Selecting the final machine learning model is not ONLY about selecting the best performing model against the chosen model performance metrics. The ML model also has to meet the business requirements as well. Let me give two examples below.

First Example

Looking at Recommender Systems, no customer is going to wait for a recommender system to churn recommendations. Thus it is important that recommender systems can quickly compute and show the results else the business can lose a lot of potential revenue or customer loyalty.

Second Example

Due to regulations and compliance, machine learning models need to be easily explainable to the regulators otherwise businesses may have to spend a lot of effort and time to explain the "black boxes". Thus this may rule out certain models upfront for instance ensemble or boosting models.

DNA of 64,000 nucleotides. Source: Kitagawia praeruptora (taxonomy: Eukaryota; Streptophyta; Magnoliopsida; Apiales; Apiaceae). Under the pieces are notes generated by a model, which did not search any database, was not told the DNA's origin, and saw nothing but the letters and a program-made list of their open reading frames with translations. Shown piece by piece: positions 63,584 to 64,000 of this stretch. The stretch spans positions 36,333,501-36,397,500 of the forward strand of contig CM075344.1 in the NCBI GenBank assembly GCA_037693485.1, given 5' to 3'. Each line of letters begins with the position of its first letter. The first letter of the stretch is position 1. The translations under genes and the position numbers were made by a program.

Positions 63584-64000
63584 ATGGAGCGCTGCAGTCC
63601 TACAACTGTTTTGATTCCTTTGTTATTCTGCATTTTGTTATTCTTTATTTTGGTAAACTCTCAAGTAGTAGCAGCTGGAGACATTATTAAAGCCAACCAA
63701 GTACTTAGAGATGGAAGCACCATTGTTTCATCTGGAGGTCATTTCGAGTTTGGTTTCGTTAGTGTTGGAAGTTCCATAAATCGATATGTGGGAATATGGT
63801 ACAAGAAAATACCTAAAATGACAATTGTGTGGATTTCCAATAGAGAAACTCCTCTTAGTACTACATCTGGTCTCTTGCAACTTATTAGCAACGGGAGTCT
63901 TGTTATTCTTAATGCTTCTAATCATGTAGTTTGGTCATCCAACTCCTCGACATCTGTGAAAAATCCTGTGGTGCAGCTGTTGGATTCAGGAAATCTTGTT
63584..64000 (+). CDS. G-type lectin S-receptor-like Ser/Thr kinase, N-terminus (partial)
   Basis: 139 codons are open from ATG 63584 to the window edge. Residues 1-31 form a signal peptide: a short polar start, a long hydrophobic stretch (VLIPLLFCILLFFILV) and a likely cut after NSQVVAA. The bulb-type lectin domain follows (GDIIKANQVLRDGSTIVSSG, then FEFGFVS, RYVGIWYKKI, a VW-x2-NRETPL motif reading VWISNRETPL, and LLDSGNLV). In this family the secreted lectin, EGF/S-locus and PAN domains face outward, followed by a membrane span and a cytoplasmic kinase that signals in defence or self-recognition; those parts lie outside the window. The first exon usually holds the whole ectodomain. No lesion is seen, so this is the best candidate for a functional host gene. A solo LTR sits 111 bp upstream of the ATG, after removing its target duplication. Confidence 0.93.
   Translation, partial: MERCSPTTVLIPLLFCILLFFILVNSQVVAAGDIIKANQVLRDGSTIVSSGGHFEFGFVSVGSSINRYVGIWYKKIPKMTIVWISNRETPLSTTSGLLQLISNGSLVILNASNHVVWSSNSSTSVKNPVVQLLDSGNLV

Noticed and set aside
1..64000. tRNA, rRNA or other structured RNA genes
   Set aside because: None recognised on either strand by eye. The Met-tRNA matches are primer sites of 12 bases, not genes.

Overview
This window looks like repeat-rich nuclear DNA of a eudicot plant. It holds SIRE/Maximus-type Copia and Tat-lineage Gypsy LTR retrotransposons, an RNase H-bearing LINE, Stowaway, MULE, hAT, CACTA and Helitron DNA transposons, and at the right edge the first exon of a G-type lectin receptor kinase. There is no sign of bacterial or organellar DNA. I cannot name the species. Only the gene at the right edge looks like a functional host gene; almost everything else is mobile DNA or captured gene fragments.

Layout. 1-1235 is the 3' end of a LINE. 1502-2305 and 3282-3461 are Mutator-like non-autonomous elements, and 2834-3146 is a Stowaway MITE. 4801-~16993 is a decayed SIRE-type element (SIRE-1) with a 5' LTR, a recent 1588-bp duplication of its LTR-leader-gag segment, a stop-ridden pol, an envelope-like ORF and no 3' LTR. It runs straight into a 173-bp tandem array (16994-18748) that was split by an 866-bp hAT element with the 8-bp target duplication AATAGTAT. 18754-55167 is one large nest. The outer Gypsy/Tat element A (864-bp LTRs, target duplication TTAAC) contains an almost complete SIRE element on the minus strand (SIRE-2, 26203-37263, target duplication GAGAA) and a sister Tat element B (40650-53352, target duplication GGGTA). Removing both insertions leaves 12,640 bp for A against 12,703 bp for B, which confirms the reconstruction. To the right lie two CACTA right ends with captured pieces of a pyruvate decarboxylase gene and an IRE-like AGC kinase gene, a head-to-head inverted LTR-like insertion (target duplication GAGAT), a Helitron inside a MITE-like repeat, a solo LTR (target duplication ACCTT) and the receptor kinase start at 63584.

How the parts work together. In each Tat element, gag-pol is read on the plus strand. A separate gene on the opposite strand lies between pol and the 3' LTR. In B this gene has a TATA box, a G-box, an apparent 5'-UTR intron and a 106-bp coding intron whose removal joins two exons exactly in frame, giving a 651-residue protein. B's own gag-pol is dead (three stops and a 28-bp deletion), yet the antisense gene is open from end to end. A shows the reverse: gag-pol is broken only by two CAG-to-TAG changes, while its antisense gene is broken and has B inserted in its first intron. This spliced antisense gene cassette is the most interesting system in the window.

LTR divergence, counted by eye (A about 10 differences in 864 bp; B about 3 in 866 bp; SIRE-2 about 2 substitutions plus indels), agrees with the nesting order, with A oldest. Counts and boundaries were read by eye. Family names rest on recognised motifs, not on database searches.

As you can see, data scientist role when it comes to machine learning model training is not just throwing data at different types of models alone. We need to be familiar with the assumptions, pros, and cons of the different models so we can determine the most suitable model for the different use cases. :)

Only with this thought process, can data scientist provide value to their employers. As I always tell my mentees, the stronger that thought process is, the better they are at providing solutions to their employers later on and that will make them valuable and close to indispensable to their employers.

So are you honing your thought process? To read more about that process, I have written another post on it, do check it out here (Building the Thought Process to Solve Business Challenges through Data)

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